COVID-19 Micro-Grant Recipients
Unites Community Foundation COVID-19 Micro-Grant Recipients
The Unites Community Foundation is proud to support non-profit organizations that have been impacted by COVID-19. This includes organizations that are currently struggling with resources, funding shortages, or adapting their services in response to the pandemic. This week, CSD announced the six organizations within the deaf community that will receive these micro-grants to support their efforts.
“The pandemic has disrupted the lives of so many, especially underserved communities like [the deaf community] and the organizations that serve them,” said Sasha Ponappa, CSD Unites Director. “We are very pleased to offer these micro-grants during such a difficult time and help deliver funding where it can have a significant and positive impact on the deaf and hard of hearing community.”
Learn more about these grant recipients and the projects they’re working on below.
Arizona State Schools for the Deaf and the Blind
Supporting Navajo Nation Families with Children who are Deaf, Hard of
Hearing, or DeafBlind
The Arizona State Schools for the Deaf and Blind (ASDB) have been the primary provider of educational services for children who are deaf, hard of hearing, or blind in Arizona since 1912. These schools serve more than 2,000 students from birth to grade 12. Many of these students are from Arizona’s Navajo Nation.
The Navajo Nation of Arizona has been disproportionately impacted by COVID-19, with more than 700 cases diagnosed as of April 12th. The closure of businesses and schools, intended to stop the spread of COVID-19, have had an especially hard effect on the deaf and hard of hearing students within the Navajo Nation. Many of families of deaf children face challenges meeting basic needs, such as obtaining food, medical services and educational resources.
ASDB will use this grant to assist these families in accessing basic services and prevent regression in learning through educational support. Families of ASDB students will receive monthly funds for groceries and gasoline, as well as sensory tools for their children, such as books, Play-Doh, and other educational toys. They will also provide additional training and support for teachers who are working with these students remotely.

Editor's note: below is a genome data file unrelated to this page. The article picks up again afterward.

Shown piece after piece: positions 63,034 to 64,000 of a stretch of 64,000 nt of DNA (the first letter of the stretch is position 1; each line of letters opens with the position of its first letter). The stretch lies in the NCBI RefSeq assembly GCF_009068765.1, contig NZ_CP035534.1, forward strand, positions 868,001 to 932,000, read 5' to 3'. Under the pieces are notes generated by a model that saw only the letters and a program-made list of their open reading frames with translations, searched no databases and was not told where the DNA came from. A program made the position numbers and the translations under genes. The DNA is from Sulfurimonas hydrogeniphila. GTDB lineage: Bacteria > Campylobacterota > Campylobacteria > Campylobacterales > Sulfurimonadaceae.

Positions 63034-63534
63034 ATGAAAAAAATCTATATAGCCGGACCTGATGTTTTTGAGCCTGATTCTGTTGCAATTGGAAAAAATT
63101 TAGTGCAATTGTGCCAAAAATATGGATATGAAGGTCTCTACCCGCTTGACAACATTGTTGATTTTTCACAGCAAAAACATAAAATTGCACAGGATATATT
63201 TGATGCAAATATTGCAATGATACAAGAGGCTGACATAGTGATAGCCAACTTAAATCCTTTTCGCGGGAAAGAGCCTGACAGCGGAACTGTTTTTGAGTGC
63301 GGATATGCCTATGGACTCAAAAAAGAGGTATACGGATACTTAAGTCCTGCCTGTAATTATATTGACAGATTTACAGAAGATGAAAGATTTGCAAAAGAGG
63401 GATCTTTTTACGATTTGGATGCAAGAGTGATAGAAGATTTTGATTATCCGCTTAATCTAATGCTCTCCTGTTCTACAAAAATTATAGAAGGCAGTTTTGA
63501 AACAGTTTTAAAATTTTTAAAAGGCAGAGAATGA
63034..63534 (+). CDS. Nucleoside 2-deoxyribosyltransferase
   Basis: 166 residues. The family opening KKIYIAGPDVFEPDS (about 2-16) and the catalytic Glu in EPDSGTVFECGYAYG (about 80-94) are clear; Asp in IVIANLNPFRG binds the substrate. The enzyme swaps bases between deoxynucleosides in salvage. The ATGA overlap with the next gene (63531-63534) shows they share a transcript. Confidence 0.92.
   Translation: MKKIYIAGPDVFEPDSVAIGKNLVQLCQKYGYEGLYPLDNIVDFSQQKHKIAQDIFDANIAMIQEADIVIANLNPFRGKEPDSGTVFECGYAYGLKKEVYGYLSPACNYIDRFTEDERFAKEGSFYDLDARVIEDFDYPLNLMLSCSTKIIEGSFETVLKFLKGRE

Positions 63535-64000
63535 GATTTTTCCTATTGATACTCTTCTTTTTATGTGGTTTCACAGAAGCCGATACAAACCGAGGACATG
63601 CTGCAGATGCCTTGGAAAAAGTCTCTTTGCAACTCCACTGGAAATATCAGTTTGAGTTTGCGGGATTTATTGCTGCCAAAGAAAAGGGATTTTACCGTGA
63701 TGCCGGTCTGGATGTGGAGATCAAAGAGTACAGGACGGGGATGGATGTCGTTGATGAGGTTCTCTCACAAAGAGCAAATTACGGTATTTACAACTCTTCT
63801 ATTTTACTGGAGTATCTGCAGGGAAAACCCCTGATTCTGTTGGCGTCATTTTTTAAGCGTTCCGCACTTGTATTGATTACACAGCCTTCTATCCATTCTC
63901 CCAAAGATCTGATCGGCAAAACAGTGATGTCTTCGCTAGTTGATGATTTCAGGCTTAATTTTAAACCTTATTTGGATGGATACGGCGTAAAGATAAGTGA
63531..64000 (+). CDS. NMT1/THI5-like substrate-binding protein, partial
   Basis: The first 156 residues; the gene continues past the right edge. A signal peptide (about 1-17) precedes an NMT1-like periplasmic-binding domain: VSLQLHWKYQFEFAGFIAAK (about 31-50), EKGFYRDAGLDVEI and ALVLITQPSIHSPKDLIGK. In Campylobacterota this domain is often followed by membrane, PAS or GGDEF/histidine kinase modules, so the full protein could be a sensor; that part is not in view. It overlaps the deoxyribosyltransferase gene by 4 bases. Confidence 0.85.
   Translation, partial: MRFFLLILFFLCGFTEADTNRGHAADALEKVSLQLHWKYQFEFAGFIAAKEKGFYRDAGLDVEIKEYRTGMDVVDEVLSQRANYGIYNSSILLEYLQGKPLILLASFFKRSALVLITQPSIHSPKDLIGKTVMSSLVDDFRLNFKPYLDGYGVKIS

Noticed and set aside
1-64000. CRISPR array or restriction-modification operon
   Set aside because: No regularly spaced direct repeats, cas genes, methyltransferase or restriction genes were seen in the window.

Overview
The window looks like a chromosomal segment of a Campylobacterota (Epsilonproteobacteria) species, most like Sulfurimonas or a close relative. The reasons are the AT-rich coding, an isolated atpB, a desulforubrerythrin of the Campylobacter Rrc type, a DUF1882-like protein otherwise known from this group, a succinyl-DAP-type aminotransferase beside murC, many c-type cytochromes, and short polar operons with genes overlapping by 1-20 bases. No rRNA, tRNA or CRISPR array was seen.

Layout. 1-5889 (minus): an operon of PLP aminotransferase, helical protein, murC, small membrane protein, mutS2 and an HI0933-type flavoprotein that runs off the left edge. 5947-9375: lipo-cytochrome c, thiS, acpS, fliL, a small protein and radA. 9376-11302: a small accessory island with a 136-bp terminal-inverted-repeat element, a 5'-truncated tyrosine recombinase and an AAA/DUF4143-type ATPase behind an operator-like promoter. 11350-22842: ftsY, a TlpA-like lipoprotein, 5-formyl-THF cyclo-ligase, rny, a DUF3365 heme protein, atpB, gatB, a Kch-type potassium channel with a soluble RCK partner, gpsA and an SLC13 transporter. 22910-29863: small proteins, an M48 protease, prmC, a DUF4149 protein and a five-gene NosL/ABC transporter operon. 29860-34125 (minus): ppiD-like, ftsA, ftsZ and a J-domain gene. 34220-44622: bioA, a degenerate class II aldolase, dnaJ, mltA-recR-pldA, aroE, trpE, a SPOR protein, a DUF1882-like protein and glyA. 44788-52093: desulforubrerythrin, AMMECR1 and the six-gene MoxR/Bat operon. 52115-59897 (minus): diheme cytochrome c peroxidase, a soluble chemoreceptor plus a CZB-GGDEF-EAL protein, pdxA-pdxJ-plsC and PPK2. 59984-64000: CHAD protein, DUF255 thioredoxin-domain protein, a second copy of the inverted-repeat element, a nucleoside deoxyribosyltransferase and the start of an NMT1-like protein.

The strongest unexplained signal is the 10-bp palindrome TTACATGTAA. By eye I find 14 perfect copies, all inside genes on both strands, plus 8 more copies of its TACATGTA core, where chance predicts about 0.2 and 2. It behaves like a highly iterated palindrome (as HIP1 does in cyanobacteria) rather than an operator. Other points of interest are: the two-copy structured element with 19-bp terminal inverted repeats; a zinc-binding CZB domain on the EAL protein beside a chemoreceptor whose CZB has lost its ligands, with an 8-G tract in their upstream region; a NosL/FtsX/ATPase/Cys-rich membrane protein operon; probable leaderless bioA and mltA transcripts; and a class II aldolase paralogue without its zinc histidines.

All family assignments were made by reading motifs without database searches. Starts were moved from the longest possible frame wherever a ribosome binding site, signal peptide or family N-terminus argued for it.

Supporting Deaf and Hard of Hearing Adults in Residential Treatment Programs
For nearly twenty years, CaringWorks has been working to reduce homelessness and empower marginalized communities, including deaf people, by providing access to housing and services that foster dignity, self-sufficiency, and well-being.
CaringWorks maintains one of the few D/HH-centered residential treatment and recovery services in the US. While CaringWorks is based in the Greater Atlanta area, they welcome clients from around the nation. CaringWorks empowers D/HH men to maintain sobriety, address mental health needs, and develop communications and other skills for independent living.
Strict quarantine procedures have made it difficult to provide mental health services and regular monitoring for the uninsured, homeless deaf men that they serve. CaringWorks will use this micro-grant to provide virtual support for deaf and hard of hearing participants in residential treatment.
Health Signs Center
Identifying Gaps in Services to Improve Emergency Response Policy
Health Signs Center is a new organization that promotes and advocates for the deaf communities by providing accessible information about health resources, health equity, and how to improve health access.
The deaf community has been especially impacted by COVID-19. This is due to a lack of inclusive emergency preparedness and response policies, many of which were established before the current crisis.